I consider myself a Houstonian. I was born in North Little Rock, Arkansas, and that town will always have a special place in my heart, but I was raised in the Houston area, so this is where I consider home. Having lived most of my life in this area, I have been exposed to the peculiarities of Houston weather, from the boiling hot summers where you can literally cook and egg on the sidewalk (cook it, not eat it) to the days where all four seasons compete for attention with rain, snow, and heat all within the same twelve hours. I have worked outside in the summer of the drought where we had more than 90 consecutive days of heat in excess of 100 degrees and during the few days in winter where snow actually fell and accumulated enough to build small snowmen. In all my time here, I have also had my fair share of hurricanes and tropical storms and it never fails to impress me just how stupid people get in the face of extreme weather. Just one trip to the store this week demonstrates just how little people think when faced with the unusual.
The first serious storm I can remember is hurricane Alicia back in 1983. I was 18, I think. We lost power for a few days and several branches littered the yard and the street. I don’t remember that we flooded during that time. It was a few weeks after Alicia that several tornados came through and took down a tree in our yard, laying it across the breezeway of the house. I remember a neighbor was a construction contractor and he had a work crew up on his roof during the height of the storm repairing his roof damage. During that storm, bottled water wasn’t a thing and I don’t remember my mother raiding the stores for 15 loaves of bread or 12 cases of canned goods, yet we had food to eat and plenty to drink.
When hurricanes Katrina and Rita threatened was the first time I noticed the fear mongering on the TV. Weather forecasters began crying for people to get out of town. It was the first time I saw people panicking about the weather. It was the first time I experienced people rushing the stores and gas stations. There were lines for miles to get into the gas stations. Somehow, I managed to weather the storm without ransacking the local Kroger.
During hurricane Ike in 2008, people panicked again. This is not to say there was no cause for concern. Many people ended up losing their homes in that storm and thousands were without power for weeks. This is the reason for hurricane preparedness plans, so people can have a plan for what to do in the event of a serious tropical storm. I have a plan, too, it just doesn’t involve loading multiple shopping carts. There’s nothing wrong with buying provisions, but It’s the people who clear store shelves that just bother me.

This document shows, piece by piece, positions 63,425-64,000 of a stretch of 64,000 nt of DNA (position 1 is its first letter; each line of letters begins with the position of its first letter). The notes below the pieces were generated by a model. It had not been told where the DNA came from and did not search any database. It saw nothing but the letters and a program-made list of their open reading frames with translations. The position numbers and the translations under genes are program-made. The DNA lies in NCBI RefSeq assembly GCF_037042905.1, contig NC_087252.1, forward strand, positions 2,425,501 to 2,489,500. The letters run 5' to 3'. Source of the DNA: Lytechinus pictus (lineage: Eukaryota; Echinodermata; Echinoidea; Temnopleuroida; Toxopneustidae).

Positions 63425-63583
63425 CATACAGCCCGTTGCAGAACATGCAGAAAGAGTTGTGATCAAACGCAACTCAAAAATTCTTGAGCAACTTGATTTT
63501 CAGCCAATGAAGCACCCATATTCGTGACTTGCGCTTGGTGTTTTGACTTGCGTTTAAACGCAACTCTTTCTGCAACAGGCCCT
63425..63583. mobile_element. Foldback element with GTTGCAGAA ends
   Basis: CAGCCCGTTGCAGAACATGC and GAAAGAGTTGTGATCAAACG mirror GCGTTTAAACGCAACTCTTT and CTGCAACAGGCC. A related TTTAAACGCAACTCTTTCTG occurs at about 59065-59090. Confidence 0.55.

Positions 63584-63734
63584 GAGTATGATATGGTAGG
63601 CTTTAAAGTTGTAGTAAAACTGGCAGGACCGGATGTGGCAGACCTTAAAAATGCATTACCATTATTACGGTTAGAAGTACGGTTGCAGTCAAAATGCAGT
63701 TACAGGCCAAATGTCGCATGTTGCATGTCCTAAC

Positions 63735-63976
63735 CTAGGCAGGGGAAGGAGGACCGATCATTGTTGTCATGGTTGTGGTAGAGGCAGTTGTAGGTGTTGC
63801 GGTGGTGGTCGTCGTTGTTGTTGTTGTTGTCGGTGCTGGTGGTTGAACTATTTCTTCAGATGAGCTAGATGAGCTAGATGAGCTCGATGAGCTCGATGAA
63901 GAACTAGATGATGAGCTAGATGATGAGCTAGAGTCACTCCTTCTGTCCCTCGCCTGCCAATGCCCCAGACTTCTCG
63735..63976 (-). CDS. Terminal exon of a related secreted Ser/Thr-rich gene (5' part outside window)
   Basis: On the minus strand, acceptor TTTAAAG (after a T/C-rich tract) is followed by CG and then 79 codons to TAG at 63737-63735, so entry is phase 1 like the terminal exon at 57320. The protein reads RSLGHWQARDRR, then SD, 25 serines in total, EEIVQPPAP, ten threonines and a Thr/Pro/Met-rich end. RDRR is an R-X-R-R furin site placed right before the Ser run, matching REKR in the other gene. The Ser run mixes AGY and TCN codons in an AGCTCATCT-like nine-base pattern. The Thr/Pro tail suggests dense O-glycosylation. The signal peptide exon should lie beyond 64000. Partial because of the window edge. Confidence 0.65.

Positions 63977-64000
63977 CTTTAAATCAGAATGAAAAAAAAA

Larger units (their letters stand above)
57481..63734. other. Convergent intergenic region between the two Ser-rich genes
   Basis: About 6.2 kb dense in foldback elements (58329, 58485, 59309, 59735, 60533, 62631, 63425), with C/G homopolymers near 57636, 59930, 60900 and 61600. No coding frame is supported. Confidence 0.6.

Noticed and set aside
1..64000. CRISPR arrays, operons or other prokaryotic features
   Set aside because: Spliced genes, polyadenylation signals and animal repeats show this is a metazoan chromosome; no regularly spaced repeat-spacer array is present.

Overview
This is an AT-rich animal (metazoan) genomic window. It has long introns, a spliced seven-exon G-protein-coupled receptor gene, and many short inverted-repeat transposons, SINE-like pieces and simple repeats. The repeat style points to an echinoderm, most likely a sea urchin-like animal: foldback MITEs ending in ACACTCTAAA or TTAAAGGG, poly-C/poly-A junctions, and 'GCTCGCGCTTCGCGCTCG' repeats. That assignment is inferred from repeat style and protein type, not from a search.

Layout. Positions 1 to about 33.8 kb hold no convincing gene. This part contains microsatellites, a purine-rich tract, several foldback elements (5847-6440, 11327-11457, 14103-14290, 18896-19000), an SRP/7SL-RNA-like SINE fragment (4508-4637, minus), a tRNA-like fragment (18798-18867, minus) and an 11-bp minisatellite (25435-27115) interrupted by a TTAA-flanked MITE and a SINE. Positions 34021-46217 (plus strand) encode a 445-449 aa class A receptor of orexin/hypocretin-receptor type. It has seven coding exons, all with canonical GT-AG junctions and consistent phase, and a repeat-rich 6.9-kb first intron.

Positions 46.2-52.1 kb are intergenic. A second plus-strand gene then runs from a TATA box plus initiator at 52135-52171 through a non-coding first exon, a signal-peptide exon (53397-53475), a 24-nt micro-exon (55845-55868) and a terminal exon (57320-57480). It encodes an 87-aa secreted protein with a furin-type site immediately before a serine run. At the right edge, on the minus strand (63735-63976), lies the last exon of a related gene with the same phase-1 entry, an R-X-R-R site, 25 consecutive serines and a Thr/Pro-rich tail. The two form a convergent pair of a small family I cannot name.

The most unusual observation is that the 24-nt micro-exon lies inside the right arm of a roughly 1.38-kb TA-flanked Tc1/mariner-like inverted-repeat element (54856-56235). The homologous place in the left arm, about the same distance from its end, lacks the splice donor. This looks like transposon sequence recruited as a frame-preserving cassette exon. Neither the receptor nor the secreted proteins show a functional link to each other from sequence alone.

Think, people! It’s not like there will never be water or bread ever again. The stores will restock. The most serious storms have effects lasting a week or two tops. There’s no need for one person to buy every loaf of bread on the shelf. People dragging three shopping carts loaded for bear to the register is ridiculous. I try to limit my normal grocery shopping to no more than once a week. It helps with managing my budget to buy a week’s worth of groceries at a time. If I have a week’s worth, then I should be fine for any storm that comes along, since the effects will probably only last a week. I see no need to have 10 loaves of bread going stale or moldy on my counter, or having three cases of bottled water taking up space in my pantry, especially when I have filtered water in my fridge and I don’t drink much water anyway, or having so many canned goods in my pantry that I could open a food bank.
Hurricane Harvey is currently bearing down on the Texas coast and the weather prognosticators are predicting flooding as bad or worse than Allison and winds worse than Ike. The news is saying it will be the most severe storm to hit America in years. This is drumming up a panic in the population just like they did for Katrina, Rita and Ike, particularly in those who have moved into the area since Ike and who haven’t experienced such a storm. The news is about to go into 24 hour storm watch mode, preempting normal programming for the duration of the storm, or until everyone loses power. Either way, I have a week’s worth of non-perishable food, plenty of water, candles, and batteries for my flashlights. If this one turns out to be worse than Ike, I can still evacuate. My readiness plans account for that eventuality too. This comes from being a Houstonian and having survived several tropical storms and hurricanes in my day. That, and having the ability to think.